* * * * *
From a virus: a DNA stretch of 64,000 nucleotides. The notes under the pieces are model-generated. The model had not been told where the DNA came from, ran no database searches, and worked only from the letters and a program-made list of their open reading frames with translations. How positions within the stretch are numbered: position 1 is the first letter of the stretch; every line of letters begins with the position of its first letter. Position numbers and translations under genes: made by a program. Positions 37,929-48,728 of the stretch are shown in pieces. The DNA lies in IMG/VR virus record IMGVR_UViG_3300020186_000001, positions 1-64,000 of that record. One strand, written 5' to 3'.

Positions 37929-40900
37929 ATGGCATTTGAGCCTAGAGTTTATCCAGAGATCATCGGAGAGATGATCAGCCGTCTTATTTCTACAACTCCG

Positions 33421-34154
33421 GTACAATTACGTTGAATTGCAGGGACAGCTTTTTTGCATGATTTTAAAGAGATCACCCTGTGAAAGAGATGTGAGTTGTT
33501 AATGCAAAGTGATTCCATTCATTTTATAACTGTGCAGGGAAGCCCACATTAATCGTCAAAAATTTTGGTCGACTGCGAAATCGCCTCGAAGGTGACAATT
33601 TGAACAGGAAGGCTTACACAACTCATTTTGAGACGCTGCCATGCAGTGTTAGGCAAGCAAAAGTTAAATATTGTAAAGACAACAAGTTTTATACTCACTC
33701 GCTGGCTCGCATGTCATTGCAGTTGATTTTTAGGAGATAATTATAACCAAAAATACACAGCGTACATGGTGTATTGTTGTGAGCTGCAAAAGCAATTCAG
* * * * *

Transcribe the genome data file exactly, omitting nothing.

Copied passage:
From a virus: a DNA stretch of 64,000 nucleotides. The notes under the pieces are model-generated. The model had not been told where the DNA came from, ran no database searches, and worked only from the letters and a program-made list of their open reading frames with translations. How positions within the stretch are numbered: position 1 is the first letter of the stretch; every line of letters begins with the position of its first letter. Position numbers and translations under genes: made by a program. Positions 37,929-48,728 of the stretch are shown in pieces. The DNA lies in IMG/VR virus record IMGVR_UViG_3300020186_000001, positions 1-64,000 of that record. One strand, written 5' to 3'.

Positions 37929-40900
37929 ATGGCATTTGAGCCTAGAGTTTATCCAGAGATCATCGGAGAGATGATCAGCCGTCTTATTTCTACAACTCCG

Positions 33421-34154
33421 GTACAATTACGTTGAATTGCAGGGACAGCTTTTTTGCATGATTTTAAAGAGATCACCCTGTGAAAGAGATGTGAGTTGTT
33501 AATGCAAAGTGATTCCATTCATTTTATAACTGTGCAGGGAAGCCCACATTAATCGTCAAAAATTTTGGTCGACTGCGAAATCGCCTCGAAGGTGACAATT
33601 TGAACAGGAAGGCTTACACAACTCATTTTGAGACGCTGCCATGCAGTGTTAGGCAAGCAAAAGTTAAATATTGTAAAGACAACAAGTTTTATACTCACTC
33701 GCTGGCTCGCATGTCATTGCAGTTGATTTTTAGGAGATAATTATAACCAAAAATACACAGCGTACATGGTGTATTGTTGTGAGCTGCAAAAGCAATTCAG